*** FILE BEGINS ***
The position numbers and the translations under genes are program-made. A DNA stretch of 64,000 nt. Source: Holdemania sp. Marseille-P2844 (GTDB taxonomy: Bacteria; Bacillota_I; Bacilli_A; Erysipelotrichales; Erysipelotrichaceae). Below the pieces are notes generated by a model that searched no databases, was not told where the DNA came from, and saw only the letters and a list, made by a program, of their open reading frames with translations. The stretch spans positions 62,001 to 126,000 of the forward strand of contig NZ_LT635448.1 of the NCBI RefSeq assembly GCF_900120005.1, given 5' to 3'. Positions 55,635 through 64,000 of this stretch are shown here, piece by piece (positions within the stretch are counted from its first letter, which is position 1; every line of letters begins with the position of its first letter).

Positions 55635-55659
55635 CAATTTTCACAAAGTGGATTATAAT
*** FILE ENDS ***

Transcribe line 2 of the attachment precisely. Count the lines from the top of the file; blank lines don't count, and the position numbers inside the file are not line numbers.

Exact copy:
Positions 55635-55659